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Published 13 April 2015
In this case the EAT considered the impact of an employee's admissions of misconduct on the reasonableness of the employer's investigatory and disciplinary process.
The Claimant, Mr Wiltshire, worked for CRO Ports London Limited (CRO) for 22 years until he was summarily dismissed for gross misconduct. Mr Wiltshire supervised the lifting of large containers onto ships, using cranes. On 21 January 2013, Mr Wiltshire was called to deal with a problem lifting a container because it would not lock. A manager suggested that he should go to the fitters or engineers to pick up "heavy duty twist locks". When Mr Wiltshire arrived on site, the team leader was already trying to sort out the problem, in what Mr Wiltshire considered to be the usual way, by placing a small piece of wood on top of the pin in the container to help twist it into place enabling the container to lock. After the crane driver did a preliminary lift to check the container was locked, Mr Wiltshire gave the go ahead for the driver to continue. However, when the container was about 20 feet off the ground it fell from the crane. The container was badly damaged and, had it fallen on anyone, could have caused a fatality.
Mr Wiltshire was suspended. He appreciated the seriousness of the incident but, since CRO had condoned the practice that had been followed for a long time, and given his long unblemished service, he believed he would be reprimanded but not dismissed. As a result, he took full responsibility, accepting that he had previously supervised similar practice despite knowing that it was dangerous and in breach of health and safety rules. Mr Wiltshire observed that CRO had effectively sanctioned the practice and that the main motivation for doing so was time pressure. CRO's management also admitted when interviewed that the written safety procedures did not cover what to do if a machine was not working 100%. The investigation concluded that the Claimant failed in his health and safety duties.
At his disciplinary hearing Mr Wiltshire admitted his error was a "dangerous act", but did not make reference to the fact that it had been done hundreds of times over the years without consequence. The disciplinary officer found that, as Mr Wiltshire had admitted and condoned the practice and had failed to report or stop it, he had no option but to summarily dismiss him for gross misconduct. Mr Wiltshire appealed, referring to the previous custom and practice, the fact that he had not been aware of "heavy duty twist locks" until 21 January 2013, and that there were no express safety procedures in place dealing with this issue. He also said the investigating officer had failed to interview a number of other operatives, but unless there was an amnesty people would not admit the practice was common. His appeal was rejected. He claimed unfair and wrongful dismissal.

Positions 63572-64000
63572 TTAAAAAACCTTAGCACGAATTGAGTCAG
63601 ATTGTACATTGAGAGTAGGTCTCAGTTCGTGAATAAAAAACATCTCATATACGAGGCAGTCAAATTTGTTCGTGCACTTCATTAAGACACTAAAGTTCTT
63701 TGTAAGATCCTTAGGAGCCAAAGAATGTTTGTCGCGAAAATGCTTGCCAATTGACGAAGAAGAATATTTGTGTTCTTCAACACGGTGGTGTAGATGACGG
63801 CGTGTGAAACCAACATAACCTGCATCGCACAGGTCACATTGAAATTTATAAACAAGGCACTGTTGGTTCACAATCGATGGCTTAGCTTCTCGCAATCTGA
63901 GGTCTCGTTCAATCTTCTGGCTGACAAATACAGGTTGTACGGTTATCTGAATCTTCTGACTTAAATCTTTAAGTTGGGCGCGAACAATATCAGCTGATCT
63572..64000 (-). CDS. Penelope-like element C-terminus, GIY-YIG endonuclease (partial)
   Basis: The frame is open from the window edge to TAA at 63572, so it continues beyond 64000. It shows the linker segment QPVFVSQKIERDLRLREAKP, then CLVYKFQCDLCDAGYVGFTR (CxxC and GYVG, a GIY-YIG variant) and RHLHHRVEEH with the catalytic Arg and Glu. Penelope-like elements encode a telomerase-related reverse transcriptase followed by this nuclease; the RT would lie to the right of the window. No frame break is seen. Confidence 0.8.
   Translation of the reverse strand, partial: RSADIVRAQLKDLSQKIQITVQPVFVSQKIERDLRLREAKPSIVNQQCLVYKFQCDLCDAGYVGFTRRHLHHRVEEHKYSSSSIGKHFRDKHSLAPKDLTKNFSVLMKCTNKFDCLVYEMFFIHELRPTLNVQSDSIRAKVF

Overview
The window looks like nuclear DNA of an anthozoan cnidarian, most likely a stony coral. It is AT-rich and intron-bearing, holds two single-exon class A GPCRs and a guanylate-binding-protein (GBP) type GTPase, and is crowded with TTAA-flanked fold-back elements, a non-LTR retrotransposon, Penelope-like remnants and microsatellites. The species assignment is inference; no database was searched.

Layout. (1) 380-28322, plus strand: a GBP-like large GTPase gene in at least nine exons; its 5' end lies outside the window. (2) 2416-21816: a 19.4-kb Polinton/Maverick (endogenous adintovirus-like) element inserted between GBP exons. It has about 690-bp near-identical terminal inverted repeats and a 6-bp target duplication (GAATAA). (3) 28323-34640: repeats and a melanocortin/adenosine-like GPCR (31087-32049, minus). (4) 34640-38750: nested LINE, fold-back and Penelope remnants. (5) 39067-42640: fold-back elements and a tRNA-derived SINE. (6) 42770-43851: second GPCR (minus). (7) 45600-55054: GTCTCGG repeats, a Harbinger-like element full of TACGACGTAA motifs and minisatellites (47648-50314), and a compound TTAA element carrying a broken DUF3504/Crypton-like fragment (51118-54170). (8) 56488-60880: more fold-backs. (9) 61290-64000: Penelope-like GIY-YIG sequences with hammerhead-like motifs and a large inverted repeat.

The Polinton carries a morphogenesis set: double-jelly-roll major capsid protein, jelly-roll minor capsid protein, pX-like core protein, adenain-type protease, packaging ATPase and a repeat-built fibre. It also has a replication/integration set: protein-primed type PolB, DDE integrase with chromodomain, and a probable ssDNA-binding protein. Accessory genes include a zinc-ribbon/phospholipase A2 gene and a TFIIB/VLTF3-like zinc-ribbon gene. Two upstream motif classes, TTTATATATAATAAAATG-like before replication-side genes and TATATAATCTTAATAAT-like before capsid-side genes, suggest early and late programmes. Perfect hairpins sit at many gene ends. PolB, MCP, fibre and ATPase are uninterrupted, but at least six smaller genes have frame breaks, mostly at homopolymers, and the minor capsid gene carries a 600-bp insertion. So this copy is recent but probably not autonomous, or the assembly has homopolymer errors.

The tribunal found that the dismissal was unfair as CRO failed to carry out a reasonable investigation. In particular: CRO should, at an early stage, have: identified and taken account of the considerable pressure that workers were under on 21 January 2013; taken account of the fact that what had been done was in response to pressure of work and purely for CRO's benefit; taken steps to address the tone of the investigation to ensure the honesty of responses; considered the problems in dealing with damaged containers on a regular basis, and the absence of any specific health and safety advice in that context. The tribunal found that while Mr Wiltshire had not helped himself in the internal investigation, his stance was explained by his loyalty to CRO and he had been scape-goated for CRO's failure to identify a risky common practice. The tribunal also found Mr Wiltshire had been wrongfully dismissed. CRO appealed to the EAT who allowed the appeal and remitted the case to be heard by a new tribunal.
The EAT found that the question for the tribunal was whether the employer had acted within the range of reasonable responses of the reasonable employer in limiting the scope of its investigation in the light of Mr Wiltshire's admissions. The problem with the tribunal's approach (that further investigation would have highlighted other factors which would have put Mr Wiltshire's conduct in context such that a different view of his culpability might be taken) was that the tribunal had drawn its conclusions from its own findings, not those that were before CRO at the time. It had also failed to appreciate the significance of the admissions made by Mr Wiltshire at the time: it could not simply substitute its own view now. As the tribunal had failed to set out the basis of the wrongful dismissal claim, that also needed to re-examined.
This case is useful for employers when considering how to deal with an employee's admission of misconduct. The question will be, does the admission of misconduct mean there is little purpose in carrying out a full investigation? In this case, had Mr Wiltshire put his admissions into context from the very beginning, a fuller investigation into the practice of locking containers might well have been required. The EAT's emphasis on the need to separate out the findings of unfair and wrongful dismissal is a reminder to employers to ensure employees are dismissed both fairly and in accordance with their contracts. A fair dismissal, even for gross misconduct, may sometimes be a wrongful one.
CRO Ports London Ltd v Wiltshire UKEAT/0344/14
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